Advertisement

Home / India / Why there is still a spring in the step

Why there is still a spring in the step

Protests rise and they ebb. That is their nature. But they rise again. And again
This Independence Day comes also amid the sadness of witnessing the foundation of a temple being laid on the ruins of a mosque, brought down by a criminal act, in a country where the Constitution promises that all religions are equal.

Harshita Kalyan   |     |   Published 15.08.20, 03:10 AM

Hum laaye hain toofan se kashti nikaal ke

Iss desh ko rakhna mere bachchon sambhal ke.

We have brought the boat home through the storm,

Treasure this country and keep it safe, my children.

This Independence Day comes in the middle of a pandemic that has seen millions of Indians stripped of livelihood and dignity and forced into breadlines. The endless march of the poorest, often barefoot and hungry, carrying children and the elderly, away from the big cities was a spectacle that would shame and shiver anyone. Too many died on the way, 16 at one go, their rotis and chappals strewn by the railway tracks where their sundered bodies lay, cut to pieces by trains that would not ferry them. India had not experienced such heartbreak in the more than 70 years of her existence.

This Independence Day comes also amid the sadness of witnessing the foundation of a temple being laid on the ruins of a mosque, brought down by a criminal act, in a country where the Constitution promises that all religions are equal. Thugs had demolished the mosque, the Supreme Court ruled that a temple would be built in its place and the Prime Minister played the master of ceremonies. This wasn’t the India we had set out to build in that midnight hour when we awoke to life and freedom as the world slept.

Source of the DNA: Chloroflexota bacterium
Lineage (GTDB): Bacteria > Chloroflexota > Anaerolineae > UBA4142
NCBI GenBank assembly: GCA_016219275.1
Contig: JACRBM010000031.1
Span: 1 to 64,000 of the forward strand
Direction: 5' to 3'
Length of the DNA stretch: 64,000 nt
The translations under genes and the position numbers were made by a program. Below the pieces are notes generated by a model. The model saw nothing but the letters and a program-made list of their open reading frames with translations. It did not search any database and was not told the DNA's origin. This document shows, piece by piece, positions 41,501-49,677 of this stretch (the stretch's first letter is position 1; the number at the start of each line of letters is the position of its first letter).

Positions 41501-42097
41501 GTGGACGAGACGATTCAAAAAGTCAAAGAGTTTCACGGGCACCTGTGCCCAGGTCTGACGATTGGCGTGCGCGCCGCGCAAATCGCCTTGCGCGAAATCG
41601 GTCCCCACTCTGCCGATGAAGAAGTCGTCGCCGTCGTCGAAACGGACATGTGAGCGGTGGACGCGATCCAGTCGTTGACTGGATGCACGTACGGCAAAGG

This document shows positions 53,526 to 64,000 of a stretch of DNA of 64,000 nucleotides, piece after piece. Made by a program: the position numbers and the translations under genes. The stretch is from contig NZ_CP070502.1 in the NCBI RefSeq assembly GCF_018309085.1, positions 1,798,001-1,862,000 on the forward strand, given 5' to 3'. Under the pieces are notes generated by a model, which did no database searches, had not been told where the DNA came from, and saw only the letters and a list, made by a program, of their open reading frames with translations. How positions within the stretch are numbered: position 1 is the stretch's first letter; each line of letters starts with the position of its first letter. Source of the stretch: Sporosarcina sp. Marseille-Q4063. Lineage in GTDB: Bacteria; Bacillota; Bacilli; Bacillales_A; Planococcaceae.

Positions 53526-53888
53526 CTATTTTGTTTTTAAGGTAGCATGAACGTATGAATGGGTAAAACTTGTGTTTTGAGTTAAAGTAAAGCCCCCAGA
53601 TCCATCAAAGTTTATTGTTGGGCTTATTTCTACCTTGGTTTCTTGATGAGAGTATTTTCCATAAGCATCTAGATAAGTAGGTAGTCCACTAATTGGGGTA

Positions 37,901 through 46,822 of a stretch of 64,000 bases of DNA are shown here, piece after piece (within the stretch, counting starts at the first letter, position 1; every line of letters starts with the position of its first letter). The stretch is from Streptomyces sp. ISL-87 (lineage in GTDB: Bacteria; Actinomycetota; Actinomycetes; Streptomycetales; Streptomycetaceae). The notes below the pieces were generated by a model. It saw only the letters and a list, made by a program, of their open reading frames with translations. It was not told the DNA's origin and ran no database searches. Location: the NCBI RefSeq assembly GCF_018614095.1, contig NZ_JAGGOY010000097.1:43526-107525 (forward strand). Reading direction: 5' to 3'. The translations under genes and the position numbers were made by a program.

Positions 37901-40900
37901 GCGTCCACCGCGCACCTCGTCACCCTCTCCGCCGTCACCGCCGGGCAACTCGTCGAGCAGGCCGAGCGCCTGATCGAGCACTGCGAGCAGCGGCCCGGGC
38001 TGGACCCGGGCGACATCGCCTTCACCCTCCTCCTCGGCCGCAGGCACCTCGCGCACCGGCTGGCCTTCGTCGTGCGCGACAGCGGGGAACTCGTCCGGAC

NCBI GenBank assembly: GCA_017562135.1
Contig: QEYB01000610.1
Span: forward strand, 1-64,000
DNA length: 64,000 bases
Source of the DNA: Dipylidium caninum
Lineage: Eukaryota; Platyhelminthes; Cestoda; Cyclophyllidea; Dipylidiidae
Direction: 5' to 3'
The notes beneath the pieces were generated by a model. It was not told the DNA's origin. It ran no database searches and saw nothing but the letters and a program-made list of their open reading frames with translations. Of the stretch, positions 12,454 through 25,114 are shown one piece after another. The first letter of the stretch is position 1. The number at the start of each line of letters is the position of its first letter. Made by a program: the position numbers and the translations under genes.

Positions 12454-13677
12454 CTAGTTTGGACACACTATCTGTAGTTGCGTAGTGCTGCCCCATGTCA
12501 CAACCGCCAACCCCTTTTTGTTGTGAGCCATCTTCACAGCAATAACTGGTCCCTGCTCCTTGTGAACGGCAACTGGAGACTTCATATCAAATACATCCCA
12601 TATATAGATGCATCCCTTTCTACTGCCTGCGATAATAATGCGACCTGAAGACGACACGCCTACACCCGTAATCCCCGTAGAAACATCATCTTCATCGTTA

Yet, amid the despair, there is a spring in the step of this Independence Day that had gone missing for some years as hate spread its tentacles.

There is a glimmer of hope that will not be snuffed out. Not by the grim news from the economy, which gets grimmer by the day. Not by the fear of a ravenous China gobbling our land. Not by the friendless foreign policy hole that India seems to have dug itself into. Not by the lies told by the government. Not even by the sorry figure that our institutions and media continue to cut every day, crawling because they have no spine to stand up.

Iss desh ko rakhna mere bachchon sambhal ke,” the song exhorted. An appeal from the generation that won us August 15, 1947, to the generations after — keep India safe.

It’s an appeal the children took to heart this year, stepping up to grasp the baton.

  • A law student in Kerala with twinkling eyes, turned out in hijab, daring the Prime Minister: “I’m Indulekha. Identify me by my dress?”
  • A group of five out early on a Sunday morning in Chennai, quietly conveying a message through the kolam — the motifs with rice flour that mark traditional Hindu homes — on a street corner: “No NRC, no CAA.”
  • The students at Jamia Millia Islamia, brutalised by police inside the campus but fighting back with songs, poetry and a library on a pavement. Those at IIT Bombay who took out candlelight vigils in solidarity. And those at IIM Bangalore who, encountering prohibitory orders, left their footwear outside the campus gate as a mark of their protest.
  • The crowd at a football field in Malappuram that used the half-time to chant “azadi”. The students at Aligarh Muslim University, at Jadavpur University, and at Jawaharlal Nehru University.

The students rose in protest not against the lack of jobs and opportunities for themselves, although they have good reason to, with unemployment at a 45-year high. They came out for the idea of India that a new citizenship matrix — othering one religion — had threatened to destroy. They came out against hate. Abandoning fear of reprisal, they erupted in protest after spontaneous protest across the country.

On December 19, four days after the girls and boys at Jamia were attacked for protesting against a discriminatory law, India answered to the call of “We the people. Hum Bharat ke Log”. Streets across cities filled up with people of all ages, classes, religions and every walk of life.

 “Hum kya Chahein?” Corporation Street in Calcutta asked. “Azadi,” August Kranti Maidan in Mumbai answered. “NRC se Azadi, CAA se Azadi, RSS se Azadi.”